Research reports from USDA state that they are more nutritious; for example, broccoli microgreen is about three times more nutritious than fully grown broccoli. (source)

According to the report published by USDA, microgreens are highly nutritious plants rich in vitamins, minerals, and antioxidants.

The USDA report focused on 25 microgreens. Some of the nutrients the researchers found include ascorbic acid and vitamins E and K.

Out of the 25 plants, red cabbage had more vitamins, and garnet amaranth had more vitamin K. Generally, microgreens have five times more vitamins and carotenoids than their mature counterparts. (source)

Another study confirmed that the most nutritious and best microgreen has high color intensity. Microgreens are also rich in iron, magnesium, potassium, zinc, and copper, so they are worth the hype, but make sure you give them to your rabbits as soon as you harvest them. (source)

Remember, microgreens are meant to be used as supplements and not as a replacement for their regular food.

But one of the significant issues with microgreens is the presence of mold. Remember, most microgreens usually are grown in moist places. So before feeding your pet, confirm if the microgreen is mold-free: after all, mold can make your pet sick. Mold usually is an issue for people who grow their microgreens hydroponically. And it can be caused by inadequate sunlight, poor ventilation, and high humidity levels.

Mold is generally found in the roots, right between microgreens. And they have a slimy feel and smell; therefore, locating them cannot be that hard.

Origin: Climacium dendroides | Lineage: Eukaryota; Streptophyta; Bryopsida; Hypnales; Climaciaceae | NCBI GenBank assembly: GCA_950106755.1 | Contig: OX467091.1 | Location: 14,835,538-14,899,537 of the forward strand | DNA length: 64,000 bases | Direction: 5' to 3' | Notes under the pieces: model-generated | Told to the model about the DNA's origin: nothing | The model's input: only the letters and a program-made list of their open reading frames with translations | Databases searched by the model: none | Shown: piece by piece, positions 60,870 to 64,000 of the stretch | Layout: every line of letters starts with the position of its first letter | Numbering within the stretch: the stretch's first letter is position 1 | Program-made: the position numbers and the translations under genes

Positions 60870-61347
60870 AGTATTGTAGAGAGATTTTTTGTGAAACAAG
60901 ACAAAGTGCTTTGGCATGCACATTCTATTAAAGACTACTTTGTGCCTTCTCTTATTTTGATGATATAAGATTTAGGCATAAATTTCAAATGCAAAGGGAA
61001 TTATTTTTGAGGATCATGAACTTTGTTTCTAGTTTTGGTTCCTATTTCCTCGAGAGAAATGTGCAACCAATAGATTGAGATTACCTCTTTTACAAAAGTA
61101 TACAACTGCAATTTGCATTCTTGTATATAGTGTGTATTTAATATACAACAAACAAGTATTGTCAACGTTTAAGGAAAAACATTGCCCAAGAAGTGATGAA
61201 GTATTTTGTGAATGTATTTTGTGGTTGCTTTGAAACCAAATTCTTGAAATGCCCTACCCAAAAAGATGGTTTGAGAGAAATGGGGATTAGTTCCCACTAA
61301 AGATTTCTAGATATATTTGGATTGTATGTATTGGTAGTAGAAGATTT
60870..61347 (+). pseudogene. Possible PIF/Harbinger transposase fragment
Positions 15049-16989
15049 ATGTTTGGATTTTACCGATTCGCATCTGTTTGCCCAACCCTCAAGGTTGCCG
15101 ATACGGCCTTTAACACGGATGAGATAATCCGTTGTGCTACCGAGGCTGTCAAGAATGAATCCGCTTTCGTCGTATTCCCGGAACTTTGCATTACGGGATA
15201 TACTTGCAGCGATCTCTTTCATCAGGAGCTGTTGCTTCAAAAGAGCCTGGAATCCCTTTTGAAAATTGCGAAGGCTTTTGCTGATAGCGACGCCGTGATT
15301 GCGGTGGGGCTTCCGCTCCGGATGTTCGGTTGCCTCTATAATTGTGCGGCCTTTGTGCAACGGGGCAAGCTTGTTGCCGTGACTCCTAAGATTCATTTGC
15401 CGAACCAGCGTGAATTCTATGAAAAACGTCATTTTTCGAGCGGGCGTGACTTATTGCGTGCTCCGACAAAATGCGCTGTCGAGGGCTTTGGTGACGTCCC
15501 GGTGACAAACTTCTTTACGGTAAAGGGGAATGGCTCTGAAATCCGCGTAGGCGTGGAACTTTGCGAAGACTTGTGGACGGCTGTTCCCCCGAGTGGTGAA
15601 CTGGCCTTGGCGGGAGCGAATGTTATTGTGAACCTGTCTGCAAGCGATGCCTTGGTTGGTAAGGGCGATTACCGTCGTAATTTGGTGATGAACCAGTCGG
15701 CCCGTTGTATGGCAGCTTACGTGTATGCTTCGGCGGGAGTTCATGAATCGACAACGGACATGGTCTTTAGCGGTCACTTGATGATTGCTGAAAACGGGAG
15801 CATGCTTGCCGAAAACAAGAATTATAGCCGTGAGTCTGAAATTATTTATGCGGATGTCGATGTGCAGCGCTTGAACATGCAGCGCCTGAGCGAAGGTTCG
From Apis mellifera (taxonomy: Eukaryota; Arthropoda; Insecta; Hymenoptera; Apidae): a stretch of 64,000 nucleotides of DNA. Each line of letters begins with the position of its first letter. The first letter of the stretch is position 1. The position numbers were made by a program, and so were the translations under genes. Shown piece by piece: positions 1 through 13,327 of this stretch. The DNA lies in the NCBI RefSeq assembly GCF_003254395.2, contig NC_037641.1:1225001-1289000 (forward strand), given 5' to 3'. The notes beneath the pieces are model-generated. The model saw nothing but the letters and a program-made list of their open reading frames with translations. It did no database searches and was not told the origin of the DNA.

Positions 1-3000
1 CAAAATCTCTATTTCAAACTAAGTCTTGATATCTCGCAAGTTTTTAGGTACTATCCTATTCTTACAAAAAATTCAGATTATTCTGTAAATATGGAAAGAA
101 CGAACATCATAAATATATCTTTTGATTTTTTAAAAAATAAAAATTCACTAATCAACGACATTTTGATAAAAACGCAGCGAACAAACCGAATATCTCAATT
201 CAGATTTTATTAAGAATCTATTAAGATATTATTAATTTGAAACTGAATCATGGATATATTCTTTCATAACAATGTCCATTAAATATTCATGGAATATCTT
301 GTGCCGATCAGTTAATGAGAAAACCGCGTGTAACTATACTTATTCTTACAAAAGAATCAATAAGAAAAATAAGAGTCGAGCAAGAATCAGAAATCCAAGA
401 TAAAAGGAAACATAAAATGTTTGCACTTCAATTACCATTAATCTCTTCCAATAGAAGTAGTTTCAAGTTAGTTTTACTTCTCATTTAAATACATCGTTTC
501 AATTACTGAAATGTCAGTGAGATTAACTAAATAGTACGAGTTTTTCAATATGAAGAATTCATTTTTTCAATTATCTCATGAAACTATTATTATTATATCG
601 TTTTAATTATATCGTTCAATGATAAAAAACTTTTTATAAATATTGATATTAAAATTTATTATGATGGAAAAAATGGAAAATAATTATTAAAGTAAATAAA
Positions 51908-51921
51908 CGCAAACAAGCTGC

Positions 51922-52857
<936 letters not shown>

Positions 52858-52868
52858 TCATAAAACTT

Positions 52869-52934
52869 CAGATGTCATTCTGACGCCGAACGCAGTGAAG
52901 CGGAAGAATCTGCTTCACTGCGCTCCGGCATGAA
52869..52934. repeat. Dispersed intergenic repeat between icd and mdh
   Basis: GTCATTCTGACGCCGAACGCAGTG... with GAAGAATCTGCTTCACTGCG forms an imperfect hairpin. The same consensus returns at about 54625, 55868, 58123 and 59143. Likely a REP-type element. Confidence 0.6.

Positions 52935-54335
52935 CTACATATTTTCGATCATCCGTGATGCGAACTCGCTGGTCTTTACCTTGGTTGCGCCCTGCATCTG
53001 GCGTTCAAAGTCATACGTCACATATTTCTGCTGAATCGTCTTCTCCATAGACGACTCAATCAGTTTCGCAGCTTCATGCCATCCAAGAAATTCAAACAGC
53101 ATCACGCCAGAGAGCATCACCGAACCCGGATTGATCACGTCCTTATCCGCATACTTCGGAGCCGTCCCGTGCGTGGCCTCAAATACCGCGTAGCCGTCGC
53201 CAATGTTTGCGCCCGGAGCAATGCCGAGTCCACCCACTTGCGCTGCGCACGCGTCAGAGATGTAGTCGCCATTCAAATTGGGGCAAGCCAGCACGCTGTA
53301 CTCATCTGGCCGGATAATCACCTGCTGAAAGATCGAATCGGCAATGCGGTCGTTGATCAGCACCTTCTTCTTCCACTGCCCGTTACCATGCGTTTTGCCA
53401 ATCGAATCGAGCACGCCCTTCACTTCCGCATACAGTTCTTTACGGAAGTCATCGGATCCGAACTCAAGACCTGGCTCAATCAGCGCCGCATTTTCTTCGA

What Are the Best Microgreens for Rabbits?

Just like veggies, microgreens can boost the health of your rabbits. But microgreens tend to be spicy, which is the main reason why they are added in salads.

Unfortunately, some microgreens can harm your rabbit, so you should avoid giving them too spicy microgreens and the ones with high carbohydrates and sugar levels. Some of the best options for rabbits include:

Beets

Beets are one of the many microgreens that take a long time to germinate and even more time to grow. In fact, you may have to wait for up to 3 weeks before harvesting them. Before harvesting beet microgreens, make sure they have light green flowers and bright red stems.

Beets are rich in beta carotene, lutein, and vitamins E, C, B, and A. and the fact that they are low in carbs is what makes them a good option.

Carrots

Carrot microgreens are not sweeter than fully grown carrots, but they are more nutritious. Besides being soft, carrot microgreens are rich in vitamins A, K, and C, sodium, calcium, and folate. Plus, the fact that they take two weeks to grow is a bonus.